This image, captured on a ZEISS Clarus 500, demonstrates the widefield view into the outer peripheral areas of the retina. Contributed by Dan Epshtein, OD, FAAO.

4) Maestro2 Automated OCT/Fundus Camera with OCTA

The Maestro2 from Topcon is a fully automatic OCT system that can capture a color fundus image, OCTA, and OCT with a single button, in an undilated eye. Additionally, a follow-up feature scans the exact location with high precision during subsequent visits. This integration allows for superior visualization and tracking of conditions like choroidal neovascularization, diabetic retinopathy, and microaneurysms.
The value of this type of device comes in the potential it has to optimize clinic efficiency and decrease dependency on highly skilled technicians due to ease of use.12 Additionally, the follow-up feature mitigates inter- and intra-photographer variability between follow-up visits.
Maestro2 Automated OCT/Fundus Camera with OCTA

5) Optos Silverstone

Optos Silverstone is the first and only imaging device to offer optomap®-guided swept-source OCT. Single-capture ultra-widefield (optomap) imaging has been associated with both improved clinic flow and improved patient satisfaction.13,14 Given the immense, growing burden of diabetes, hypertension, and related morbidities, clinical volumes will continue to rise, giving tremendous value to tools like Silverstone that streamline clinic flow and improve efficiency and safely.15,16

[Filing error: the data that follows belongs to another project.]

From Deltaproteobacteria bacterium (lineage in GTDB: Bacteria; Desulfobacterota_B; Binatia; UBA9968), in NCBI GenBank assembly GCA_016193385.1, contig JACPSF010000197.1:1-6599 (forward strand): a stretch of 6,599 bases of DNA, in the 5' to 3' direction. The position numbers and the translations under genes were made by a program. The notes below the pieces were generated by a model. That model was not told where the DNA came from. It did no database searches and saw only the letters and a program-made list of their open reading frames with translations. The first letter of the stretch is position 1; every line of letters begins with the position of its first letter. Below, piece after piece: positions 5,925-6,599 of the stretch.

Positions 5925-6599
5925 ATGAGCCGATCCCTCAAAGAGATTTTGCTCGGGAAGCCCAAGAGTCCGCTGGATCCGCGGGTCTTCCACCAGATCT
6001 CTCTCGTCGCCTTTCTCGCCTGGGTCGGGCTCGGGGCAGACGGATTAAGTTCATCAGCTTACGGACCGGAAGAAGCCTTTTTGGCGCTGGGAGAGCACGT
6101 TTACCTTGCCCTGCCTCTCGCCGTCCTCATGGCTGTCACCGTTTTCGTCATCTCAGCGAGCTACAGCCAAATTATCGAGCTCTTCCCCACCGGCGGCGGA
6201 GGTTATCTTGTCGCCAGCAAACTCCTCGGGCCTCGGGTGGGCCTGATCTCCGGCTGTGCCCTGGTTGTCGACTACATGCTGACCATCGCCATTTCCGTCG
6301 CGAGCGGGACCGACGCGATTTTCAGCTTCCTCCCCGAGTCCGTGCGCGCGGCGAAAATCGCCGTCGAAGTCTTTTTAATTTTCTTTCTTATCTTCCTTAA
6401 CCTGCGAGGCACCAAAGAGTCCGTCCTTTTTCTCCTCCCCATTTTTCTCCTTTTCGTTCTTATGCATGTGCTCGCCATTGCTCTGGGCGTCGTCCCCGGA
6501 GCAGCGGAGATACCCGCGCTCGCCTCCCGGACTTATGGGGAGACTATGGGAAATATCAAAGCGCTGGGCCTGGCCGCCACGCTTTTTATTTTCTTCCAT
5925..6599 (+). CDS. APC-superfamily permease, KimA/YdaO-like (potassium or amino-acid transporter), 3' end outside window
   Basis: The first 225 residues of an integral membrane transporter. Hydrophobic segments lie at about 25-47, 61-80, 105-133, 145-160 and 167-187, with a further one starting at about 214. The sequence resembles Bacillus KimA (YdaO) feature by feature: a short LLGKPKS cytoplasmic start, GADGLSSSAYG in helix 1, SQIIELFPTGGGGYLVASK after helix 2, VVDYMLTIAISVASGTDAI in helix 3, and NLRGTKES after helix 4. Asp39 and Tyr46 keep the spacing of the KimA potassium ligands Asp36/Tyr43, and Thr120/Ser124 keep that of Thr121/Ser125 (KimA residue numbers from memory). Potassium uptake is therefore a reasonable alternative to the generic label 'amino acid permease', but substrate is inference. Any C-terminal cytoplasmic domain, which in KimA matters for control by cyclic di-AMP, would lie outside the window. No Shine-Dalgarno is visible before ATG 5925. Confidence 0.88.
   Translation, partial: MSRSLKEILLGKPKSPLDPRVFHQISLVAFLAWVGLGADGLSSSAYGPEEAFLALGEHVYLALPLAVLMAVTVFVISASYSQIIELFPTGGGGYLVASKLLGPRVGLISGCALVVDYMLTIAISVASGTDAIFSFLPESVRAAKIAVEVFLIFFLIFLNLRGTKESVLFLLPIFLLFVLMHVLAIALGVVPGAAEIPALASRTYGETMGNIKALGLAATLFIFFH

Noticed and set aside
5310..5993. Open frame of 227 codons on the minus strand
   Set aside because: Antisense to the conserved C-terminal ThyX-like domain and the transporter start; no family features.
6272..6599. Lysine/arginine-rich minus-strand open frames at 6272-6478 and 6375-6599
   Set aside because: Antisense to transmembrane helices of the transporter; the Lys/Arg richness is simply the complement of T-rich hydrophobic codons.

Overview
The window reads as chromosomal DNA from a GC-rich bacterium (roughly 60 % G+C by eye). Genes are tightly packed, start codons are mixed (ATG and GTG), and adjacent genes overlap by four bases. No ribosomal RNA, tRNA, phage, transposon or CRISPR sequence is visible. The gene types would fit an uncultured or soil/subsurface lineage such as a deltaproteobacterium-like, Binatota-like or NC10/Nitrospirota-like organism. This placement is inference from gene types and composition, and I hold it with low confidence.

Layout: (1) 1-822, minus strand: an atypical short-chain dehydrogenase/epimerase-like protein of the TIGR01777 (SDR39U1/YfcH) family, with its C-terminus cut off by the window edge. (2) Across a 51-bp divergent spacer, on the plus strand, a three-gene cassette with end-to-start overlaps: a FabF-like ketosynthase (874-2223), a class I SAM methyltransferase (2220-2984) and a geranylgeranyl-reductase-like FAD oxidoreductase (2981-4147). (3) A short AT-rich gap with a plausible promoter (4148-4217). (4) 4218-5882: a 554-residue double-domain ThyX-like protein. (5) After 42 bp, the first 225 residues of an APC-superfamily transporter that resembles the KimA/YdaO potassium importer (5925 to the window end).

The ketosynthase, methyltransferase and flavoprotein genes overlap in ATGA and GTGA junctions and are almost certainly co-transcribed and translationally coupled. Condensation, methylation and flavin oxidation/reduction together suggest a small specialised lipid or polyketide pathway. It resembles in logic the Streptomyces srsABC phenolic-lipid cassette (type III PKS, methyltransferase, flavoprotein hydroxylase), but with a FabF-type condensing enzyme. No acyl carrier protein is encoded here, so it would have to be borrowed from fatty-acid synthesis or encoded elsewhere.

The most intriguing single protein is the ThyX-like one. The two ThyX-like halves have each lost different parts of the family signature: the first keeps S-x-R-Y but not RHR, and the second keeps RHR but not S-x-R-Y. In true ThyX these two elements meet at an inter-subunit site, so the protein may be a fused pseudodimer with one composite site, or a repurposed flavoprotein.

Major trends emerging in the latest imaging modalities and tools are integrating multiple images into a single device that is more compact, higher quality imaging, more portable and handheld devices, increased ability to capture images through the non-mydriatic eye, and increased utilization of artificial intelligence and algorithmic imaging. While some of the latest imaging has peer-reviewed data to back its use, other tools are yet to be validated. However, even in cases where validation remains to be strengthened, combination image modalities that are more portable, faster, or algorithm-based represent opportunities for increased efficiency.